HANK KURZ Jr., AP Sports Writer

RICHMOND, Va. (AP) — In the first training camp he entered as the Washington Redskins’ starting quarterback, Kirk Cousins has not only enjoyed the absence of drama that marked previous preseasons, he’s hoping it becomes the team’s standard.

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“I’ve told my teammates that I’d like to be the San Antonio Spurs of the NFL, be super boring and maybe people at the end of the season just go: ‘Wow. They had a really good year and no one talked about it,'” Cousins said.

The Spurs, one of the least flashy teams in the NBA, have won six championships since 1999.

Washington held its last workout that was open to the public Sunday in sweltering heat that approached triple digits, and Cousins declared the team’s time in Virginia’s capital “a productive 2½ to three weeks.”

They will have one more workout Monday before packing up and heading to their Ashburn, Virginia, headquarters.

“I think we got a lot of work done. We covered a lot of situations and got to see so many different players contribute and get a lot of experience and growth,” Cousins said between Sunday’s morning walk-through and afternoon practice. “It was a productive camp and hopefully we can finish strong here with the last couple of practices.”

The 27-year-old Cousins, declared the starter late in training camp last season, started all 16 regular-season games for the Redskins, throwing for 4,166 yards and 29 touchdowns with 11 interceptions. He also led the team to a 9-7 record and the NFC East championship before Washington was beaten by Green Bay in a wild card playoff game.

Cousins played just two series in the Redskins’ 23-17 loss to Atlanta in their preseason opener, and completed all five of his passes. The Redskins were otherwise sloppy, committing 14 penalties for 123 yards and struggling to get their running game untracked, but Cousins said he’s confident the team will be able to move the football.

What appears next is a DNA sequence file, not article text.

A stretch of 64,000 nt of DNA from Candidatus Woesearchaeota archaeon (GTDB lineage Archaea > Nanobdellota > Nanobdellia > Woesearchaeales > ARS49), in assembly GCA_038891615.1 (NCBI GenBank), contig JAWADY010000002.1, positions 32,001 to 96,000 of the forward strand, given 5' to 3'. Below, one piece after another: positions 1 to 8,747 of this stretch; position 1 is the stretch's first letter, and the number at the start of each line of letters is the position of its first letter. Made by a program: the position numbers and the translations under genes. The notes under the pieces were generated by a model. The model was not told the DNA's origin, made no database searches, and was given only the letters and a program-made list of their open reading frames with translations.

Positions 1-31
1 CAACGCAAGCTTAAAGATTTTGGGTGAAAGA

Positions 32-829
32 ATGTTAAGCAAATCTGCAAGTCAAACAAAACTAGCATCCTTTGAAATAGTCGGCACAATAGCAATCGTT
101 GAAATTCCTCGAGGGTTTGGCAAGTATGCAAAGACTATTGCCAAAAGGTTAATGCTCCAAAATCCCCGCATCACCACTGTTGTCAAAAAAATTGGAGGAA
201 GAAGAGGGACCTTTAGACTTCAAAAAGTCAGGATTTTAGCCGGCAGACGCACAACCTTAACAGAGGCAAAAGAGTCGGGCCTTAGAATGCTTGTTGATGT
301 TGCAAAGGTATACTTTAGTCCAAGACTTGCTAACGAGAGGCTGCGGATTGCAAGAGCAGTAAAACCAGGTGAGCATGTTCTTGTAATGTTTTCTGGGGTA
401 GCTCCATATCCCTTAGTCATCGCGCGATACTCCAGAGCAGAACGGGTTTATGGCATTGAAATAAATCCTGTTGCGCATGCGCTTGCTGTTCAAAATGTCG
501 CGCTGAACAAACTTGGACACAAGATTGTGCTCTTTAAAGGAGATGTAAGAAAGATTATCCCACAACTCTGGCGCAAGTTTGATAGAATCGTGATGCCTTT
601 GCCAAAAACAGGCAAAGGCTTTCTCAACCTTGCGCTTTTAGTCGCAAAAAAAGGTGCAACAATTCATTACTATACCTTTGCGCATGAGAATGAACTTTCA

“Having a great defense, having a great running game, being able to control the line of scrimmage … the fundamental principles of football that have always been there are very important,” he said. “Obviously there are ways around it. You can still throw the ball effectively, use quick game and other things, but you’re going to be more consistent as a football team if you can control the line of scrimmage and run the football effectively.”

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For the past four years, the Redskins featured Alfred Morris in their running game. When they opted not to re-sign him after last season, that left second-year back Matt Jones as the likely starter and lead ball carrier.

This early in camp, the offense under third-year offensive coordinator Sean McVay is still a work in progress, but Cousins likes the direction the team is heading.

“I’m very pleased with Sean and what he’s doing with our offense,” he said. “It’s so key as an offense to find an identity, find out what you do well, have a bread and butter, something you can hang your hat on, and I think we are starting to get there. We’re starting to feel that with the players we have and Sean’s done a great job of just continuing to evolve the offense to our strengths and weaknesses.”

The real test, he knows, won’t come until their regular season-opener on Sept. 12 against Pittsburgh.

“We’re trying to be ready for Week One but also get in a rhythm and find some completions and convert some first downs and move the football and hopefully score points, just like we would in any other situation,” he said. “We’re going to try to do that until they take us out of the game.”

NOTES: Defensive end Ricky Jean Francois paid for vouchers for ice cream for children attending the final public day of camp and was planning on serving some of it up himself after practice.



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